It did not take them long to track down the lorry. It was parked in a lay-by about two miles down the lane. The driver was sitting in his cab, his head in his hands.
“Well, Oscar. Are you going to speak to him?”
“Oh, no.” cried Oscar “ he won’t understand Owl-Speak.”
“Unlikely to know Pigeon-Speak either. Bit of a problem here. It’ll have to be mime.”
They both flew down to the lorry and perched on the bonnet. The man looked up and even they could see that he was surprised at being confronted by these two avian friends. Percy fixed him with a beady eye, hopped up and down once or twice and nodded in the direction of the farm. Oscar tried to do the same but his head kept going right round which made it impossible to convey that they wanted him to return down the lane.
“Keep still, Oscar” muttered Percy between a clenched beak whilst carrying on with his performance “you’re confusing him.” Oscar did as he was told.
Fortunately the driver seemed to understand Percy. “Suppose I’d better get back and see what a mess I’ve left behind” he muttered to himself, not for one moment realising that this strange pigeon could understand every word that he spoke. He turned the lorry around and with the two birds flying escort in front of him, made his way back to the farm.
What a sight greeted him. He was shocked to see the devastation caused by his inadvertent dumping of a load of glue. Buster’s mistress and her husband, Hubert, were standing there and they did not look happy.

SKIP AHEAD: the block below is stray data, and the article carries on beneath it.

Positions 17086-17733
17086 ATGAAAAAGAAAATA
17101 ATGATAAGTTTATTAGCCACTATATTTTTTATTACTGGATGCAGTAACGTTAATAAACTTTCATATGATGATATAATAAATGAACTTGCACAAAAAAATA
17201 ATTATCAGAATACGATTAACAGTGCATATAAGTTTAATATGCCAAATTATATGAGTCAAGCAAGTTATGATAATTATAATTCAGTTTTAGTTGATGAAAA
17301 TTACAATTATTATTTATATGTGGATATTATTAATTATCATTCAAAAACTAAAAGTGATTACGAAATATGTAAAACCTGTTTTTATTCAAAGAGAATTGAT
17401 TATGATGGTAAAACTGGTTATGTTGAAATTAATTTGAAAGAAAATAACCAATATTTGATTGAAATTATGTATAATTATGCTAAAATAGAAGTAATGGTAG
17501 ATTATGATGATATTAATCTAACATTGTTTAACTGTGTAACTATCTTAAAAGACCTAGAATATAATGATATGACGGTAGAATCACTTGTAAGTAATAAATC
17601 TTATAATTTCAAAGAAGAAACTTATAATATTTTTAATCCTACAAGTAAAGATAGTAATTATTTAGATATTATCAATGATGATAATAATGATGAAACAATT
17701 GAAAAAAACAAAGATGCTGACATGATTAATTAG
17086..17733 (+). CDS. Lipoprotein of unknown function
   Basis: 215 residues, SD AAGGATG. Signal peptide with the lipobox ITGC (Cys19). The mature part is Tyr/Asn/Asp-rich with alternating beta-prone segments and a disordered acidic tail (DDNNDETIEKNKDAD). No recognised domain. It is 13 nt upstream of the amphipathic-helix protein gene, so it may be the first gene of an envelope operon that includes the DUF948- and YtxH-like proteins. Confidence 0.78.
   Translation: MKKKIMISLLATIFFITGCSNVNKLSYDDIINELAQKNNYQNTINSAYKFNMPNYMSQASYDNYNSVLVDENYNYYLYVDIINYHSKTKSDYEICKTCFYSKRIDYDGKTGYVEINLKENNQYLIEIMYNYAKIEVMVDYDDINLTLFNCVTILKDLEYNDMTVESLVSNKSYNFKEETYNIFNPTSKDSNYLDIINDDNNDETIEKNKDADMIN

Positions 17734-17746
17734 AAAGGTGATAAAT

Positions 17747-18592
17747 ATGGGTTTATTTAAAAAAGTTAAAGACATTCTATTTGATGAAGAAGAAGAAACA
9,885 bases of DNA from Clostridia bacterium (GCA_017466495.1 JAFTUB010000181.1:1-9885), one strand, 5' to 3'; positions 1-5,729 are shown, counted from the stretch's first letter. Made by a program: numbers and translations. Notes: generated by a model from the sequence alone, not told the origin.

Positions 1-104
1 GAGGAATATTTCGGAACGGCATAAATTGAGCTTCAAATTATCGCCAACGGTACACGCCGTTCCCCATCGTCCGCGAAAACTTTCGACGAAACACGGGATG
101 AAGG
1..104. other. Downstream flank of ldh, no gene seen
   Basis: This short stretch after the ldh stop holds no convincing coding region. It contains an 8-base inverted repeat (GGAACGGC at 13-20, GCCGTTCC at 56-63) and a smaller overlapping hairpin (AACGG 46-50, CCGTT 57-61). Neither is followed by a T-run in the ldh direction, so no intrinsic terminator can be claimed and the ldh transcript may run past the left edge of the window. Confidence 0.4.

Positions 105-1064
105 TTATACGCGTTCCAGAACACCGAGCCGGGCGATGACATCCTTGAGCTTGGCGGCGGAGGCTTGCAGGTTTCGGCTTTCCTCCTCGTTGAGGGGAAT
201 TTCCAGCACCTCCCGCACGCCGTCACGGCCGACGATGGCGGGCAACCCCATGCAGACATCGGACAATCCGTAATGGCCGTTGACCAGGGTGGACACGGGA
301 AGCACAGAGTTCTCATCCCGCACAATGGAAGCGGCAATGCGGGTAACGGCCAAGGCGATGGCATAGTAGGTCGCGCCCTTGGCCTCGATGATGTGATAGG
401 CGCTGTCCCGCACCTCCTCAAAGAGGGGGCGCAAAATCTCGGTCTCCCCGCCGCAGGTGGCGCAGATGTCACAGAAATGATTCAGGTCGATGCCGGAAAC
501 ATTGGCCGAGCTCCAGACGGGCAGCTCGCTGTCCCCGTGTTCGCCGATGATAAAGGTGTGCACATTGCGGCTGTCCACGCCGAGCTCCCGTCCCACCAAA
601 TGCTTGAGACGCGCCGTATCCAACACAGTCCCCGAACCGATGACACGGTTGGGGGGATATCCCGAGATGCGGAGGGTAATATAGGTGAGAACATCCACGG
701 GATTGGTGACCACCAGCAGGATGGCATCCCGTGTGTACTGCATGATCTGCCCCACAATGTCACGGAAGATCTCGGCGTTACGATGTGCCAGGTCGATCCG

“What are you going to do about this, my man” said the woman in a voice that was dangerously high pitched.
“Mm. Sorry, ma’am. It were an accident.”
“Accident? Accident? You seemed to have tipped your whole load on the road. Well? What are you going to do?”
Steady on, Mildred” said her husband. “I’m sure there’s a solution.”
“You’re quite right there, sir. I have a can of special solution in my cab. I’ll have this lot out in a jiffy.” He returned to his lorry and fetched some bricks, two long planks and a large metal container.
“Watch this, Oscar” whispered Percy. “Now you’re going to see something.”
The man laid the planks on the bricks and edged his way across to Buster, carrying the container of solution. He poured the liquid on to the glue around Buster’s legs and with one bound the little dog leapt into the arms of the lorry driver who carried him back to his mistress.
“Just towel him down, he’ll be fine” and indeed he was fine. He yapped with relief and never had Oscar and Percy been so relieved to hear that noise.
In a matter of minutes the driver had released the lambs and the steers, now the pool of glue contained no more captives.
“A satisfactory outcome, young owl.”
“Yes, it is, Percy but what happens to the glue pool now.
“I am reliably informed by the Pigeon Weather Centre that we are in for a deluge of rain tomorrow. That should wash it away.”
The rain did not come until after dawn. Before it did Oscar, on his hunting rounds, came across two fat mice stuck on the edge of the glue pool. Carefully he removed them, taking care not to get stuck himself, and swallowed them down.